Monday, December 6, 2010


Keftes in Greek means meat patty, and prasso-keftes is a meat patty into which leeks have been incorporated. The recipe I am using here makes a crunchy and juicy leek fritter, let me tell you!  It's based on one found in the book Sephardic Flavors - Jewish Cooking of the Mediterranean, which I recently purchased from

The book is an exploration of Jewish culinary history in the Mediterranean area. Joyce Goldstein, the author, tells the story of how the Sephardic Jews adapted to the cuisines of their new homelands. It's a book full of historical information and unique recipes of the Jews of Spain, Portugal, Turkey, Italy, and Greece. Myself being Greek, I focused mostly on the Greek recipes, and particularly on the one for leek fritters. These delectable meatballs are a favorite of the Sephardim, who make them in both vegetarian and meat versions.

For the most part, the Jews of Greece are Sephardim. Sephardim or Sephardic Jews are descendants of Jews who were forced out of Spain in 1492, as a result of the Spanish Inquisition. The word “Sephardim” is derived from "Sepharad," the Hebrew word for Spain. After 1492, a large number of Sephardim found refuge in the Greek city of Salonika, where they established a thriving community. Its pre-World War II Jewish population numbered 56,000, which made Salonika the largest Sephardic center in the world. Unfortunately, the Sephardim suffered greatly in the Holocaust. Only 2,000 of these Jews survived Auschwitz-Birkenau to return to Salonika. How were those people able to rebuild their lives after having survived such a tragic period of grief and destruction? It must have been a herculean task for each and every one of them to pick up one by one the pieces of their lives and to try to become whole again.

The White Tower in Salonika (formally known as Thessaloniki), near which was located one of the three Jewish quarters of the town.
My family, who are Salonika natives, had developed friendships in the Sephardic community. I remember one gentleman in particular, a bachelor, who was a close friend. He gave us one of his favorite recipes, leek fritters with meat, and we made it for him often, especially around such Jewish holidays as Passover and Rosh Hashanah. We too loved those leek fritters.  I remember them sitting on the kitchen counter, freshly cooked and aromatic. "Don't touch," my mother would say to me.  I had to wait my turn.  Adults got served first, then children.  I kept counting them as they were being plated, wondering how many would be left for me.  Through the years we unfortunately lost our recipe for leek fritters.  Weren't we lucky to find this delectable version, nestled among the pages of the cookbook "Sephardic Flavors?"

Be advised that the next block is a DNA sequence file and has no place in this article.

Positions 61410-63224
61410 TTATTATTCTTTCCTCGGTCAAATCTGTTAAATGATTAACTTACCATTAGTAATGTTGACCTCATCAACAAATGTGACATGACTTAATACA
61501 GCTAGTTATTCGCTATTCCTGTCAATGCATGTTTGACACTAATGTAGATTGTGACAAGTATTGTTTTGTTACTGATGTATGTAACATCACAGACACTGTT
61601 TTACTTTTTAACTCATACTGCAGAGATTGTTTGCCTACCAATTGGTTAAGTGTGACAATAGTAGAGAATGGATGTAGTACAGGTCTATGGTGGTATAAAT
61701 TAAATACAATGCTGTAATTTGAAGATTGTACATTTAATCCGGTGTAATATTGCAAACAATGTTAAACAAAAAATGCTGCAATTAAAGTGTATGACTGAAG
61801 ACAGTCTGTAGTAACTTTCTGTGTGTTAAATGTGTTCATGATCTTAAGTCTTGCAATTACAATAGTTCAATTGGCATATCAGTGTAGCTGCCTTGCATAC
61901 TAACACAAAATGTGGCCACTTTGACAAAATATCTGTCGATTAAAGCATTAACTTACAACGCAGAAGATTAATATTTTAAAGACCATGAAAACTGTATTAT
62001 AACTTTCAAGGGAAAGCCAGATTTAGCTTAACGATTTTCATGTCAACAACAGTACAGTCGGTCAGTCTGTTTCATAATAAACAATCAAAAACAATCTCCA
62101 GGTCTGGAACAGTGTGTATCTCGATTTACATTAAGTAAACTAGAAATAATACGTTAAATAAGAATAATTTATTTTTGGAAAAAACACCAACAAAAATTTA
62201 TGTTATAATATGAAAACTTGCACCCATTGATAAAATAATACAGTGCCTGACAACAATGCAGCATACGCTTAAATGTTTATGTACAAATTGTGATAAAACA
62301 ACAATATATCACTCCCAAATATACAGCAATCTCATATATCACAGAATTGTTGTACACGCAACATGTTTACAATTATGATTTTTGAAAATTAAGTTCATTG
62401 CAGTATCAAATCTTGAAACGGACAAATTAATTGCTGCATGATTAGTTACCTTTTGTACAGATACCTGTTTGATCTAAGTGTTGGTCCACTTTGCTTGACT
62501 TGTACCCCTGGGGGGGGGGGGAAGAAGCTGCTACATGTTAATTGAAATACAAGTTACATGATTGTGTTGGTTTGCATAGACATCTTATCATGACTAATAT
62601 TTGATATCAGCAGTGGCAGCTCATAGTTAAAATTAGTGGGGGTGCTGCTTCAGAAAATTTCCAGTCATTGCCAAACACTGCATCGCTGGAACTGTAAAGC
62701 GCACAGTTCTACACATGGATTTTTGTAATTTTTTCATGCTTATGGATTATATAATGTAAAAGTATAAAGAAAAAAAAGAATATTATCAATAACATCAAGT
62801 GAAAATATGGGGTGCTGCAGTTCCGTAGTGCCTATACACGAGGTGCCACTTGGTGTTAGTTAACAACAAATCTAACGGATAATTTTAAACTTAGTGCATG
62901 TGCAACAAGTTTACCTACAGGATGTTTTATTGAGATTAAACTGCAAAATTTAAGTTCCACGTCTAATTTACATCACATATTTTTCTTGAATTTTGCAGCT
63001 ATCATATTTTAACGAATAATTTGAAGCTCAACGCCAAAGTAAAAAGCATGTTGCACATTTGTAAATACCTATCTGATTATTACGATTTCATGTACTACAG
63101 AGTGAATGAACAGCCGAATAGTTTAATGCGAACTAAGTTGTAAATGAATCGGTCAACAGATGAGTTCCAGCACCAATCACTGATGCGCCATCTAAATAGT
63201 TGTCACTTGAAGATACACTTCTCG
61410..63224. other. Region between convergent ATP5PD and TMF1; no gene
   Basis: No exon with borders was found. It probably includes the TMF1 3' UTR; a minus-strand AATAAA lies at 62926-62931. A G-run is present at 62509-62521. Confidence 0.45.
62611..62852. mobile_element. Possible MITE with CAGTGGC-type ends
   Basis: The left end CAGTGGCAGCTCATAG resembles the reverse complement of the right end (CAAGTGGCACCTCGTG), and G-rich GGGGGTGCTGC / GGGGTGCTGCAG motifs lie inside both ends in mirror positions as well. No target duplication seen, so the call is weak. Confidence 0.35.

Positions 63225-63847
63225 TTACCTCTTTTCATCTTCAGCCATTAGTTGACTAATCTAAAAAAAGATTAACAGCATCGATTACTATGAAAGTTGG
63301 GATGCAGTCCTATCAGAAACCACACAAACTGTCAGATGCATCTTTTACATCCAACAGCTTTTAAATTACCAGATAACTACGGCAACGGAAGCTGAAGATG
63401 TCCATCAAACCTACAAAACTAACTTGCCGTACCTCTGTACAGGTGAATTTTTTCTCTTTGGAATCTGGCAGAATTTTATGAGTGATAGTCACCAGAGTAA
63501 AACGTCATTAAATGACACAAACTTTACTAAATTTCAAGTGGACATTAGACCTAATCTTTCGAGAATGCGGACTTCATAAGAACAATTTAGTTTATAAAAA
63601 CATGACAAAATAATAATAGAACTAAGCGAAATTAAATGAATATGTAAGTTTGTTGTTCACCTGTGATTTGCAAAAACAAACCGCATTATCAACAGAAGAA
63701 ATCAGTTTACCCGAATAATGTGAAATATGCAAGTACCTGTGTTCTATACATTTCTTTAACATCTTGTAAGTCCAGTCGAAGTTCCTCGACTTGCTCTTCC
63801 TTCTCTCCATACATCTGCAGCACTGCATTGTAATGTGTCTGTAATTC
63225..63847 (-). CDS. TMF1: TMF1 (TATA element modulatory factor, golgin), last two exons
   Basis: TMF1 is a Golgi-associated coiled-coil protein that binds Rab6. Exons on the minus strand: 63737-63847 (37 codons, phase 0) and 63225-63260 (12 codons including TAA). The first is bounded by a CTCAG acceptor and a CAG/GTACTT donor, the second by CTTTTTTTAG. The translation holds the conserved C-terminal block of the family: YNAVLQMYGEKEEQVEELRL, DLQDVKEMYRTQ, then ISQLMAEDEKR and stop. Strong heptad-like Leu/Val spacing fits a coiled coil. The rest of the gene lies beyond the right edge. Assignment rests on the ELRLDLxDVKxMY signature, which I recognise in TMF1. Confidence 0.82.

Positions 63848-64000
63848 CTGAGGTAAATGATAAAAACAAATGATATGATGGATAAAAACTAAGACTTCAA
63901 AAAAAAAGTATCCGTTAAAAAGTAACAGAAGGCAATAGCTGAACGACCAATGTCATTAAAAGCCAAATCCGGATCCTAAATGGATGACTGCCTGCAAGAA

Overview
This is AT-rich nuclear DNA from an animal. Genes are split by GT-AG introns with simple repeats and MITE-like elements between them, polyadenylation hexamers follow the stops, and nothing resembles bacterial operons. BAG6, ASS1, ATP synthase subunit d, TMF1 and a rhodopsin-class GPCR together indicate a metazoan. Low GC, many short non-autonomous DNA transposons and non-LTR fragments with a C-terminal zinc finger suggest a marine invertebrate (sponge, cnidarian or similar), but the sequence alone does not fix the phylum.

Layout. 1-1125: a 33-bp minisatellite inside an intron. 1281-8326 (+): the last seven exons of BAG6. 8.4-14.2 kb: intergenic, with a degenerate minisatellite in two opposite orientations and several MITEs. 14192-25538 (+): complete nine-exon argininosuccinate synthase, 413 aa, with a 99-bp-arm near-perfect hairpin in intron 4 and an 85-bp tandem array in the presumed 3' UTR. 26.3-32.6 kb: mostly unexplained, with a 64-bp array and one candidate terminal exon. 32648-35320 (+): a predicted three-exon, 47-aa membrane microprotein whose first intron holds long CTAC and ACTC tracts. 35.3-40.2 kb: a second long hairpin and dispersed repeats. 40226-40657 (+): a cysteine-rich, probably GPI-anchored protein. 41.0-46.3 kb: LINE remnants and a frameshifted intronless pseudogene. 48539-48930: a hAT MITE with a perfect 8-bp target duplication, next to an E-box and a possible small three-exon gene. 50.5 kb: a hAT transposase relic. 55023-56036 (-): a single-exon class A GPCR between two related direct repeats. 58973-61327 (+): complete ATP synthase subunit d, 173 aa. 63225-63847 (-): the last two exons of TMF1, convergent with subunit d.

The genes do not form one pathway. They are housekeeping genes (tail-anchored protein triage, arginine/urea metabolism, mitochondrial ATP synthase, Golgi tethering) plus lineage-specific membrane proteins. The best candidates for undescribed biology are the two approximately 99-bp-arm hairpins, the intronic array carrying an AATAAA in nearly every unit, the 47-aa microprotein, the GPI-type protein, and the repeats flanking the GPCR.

How to make leek fritters with meat:


3 pounds leeks
3/4 pound ground beef
3 slices rustic bread, crusts removed, soaked in water, and squeezed dry. (The recipe allows to substitute 2 mashed potatoes for the bread. I tried this, but to me, the fritters taste better with the bread).
2 eggs separated
3 tablespoons walnuts, ground up well in a food processor
1/2 cup chopped fresh parsley
2 cloves garlic, chopped well
2 shallots, chopped well
salt and pepper to taste
all purpose flour for dredging
canola oil for frying
lemon wedges

  • Clean the leeks well, cut off the root end and most of the green part. Cut them lenghwise and then crosswise in 1/2 inch pieces. Soak them in water to remove any left over dirt, then drain them. Put them in a pot with salted water to cover, and then simmer until the leeks are soft, about 25 minutes. Drain them very well.
  • In a bowl combine the leeks, ground beef, bread, egg yolks, walnuts, parsley, garlic and shallots. Season with salt and pepper and knead until the mixture holds together well.
  • Form them into balls about 2 inches in diameter, and then flatten them a bit.
  • Pour canola oil to a depth of 1 inch into a medium saucepan and heat the oil.
  • Meanwhile spread some flour on a plate, and in a bowl beat the egg whites until they get frothy (not stiff).
  • When the oil is hot, dip the meatballs in the flour and then in the egg whites. Add them to the oil in batches and fry them until golden, 8 to 10 minutes. Using a slotted spoon transfer them to paper towels to drain.
  • Arrange them on a platter and serve them with lemon wedges.
  • Left over leek fritters can be reheated in tomato sauce. Also, the bread crumbs and flour listed in the recipe can be substituted by matzoh meal.


  1. Thank you for the wonderful post. I know about Sephardin Jews, but now you have reminded me. Also, since I make koftes (recently, on my blog, with bulgur) I am very anxious to try these as well. They sound really tasty and I always love to try some new things.

  2. i'm a huge fan of leek, and fritter foods - this will definitely be bookmarked; i recently bought a book about jewish cooking, so i must try it together with a range of other foods to complement the meal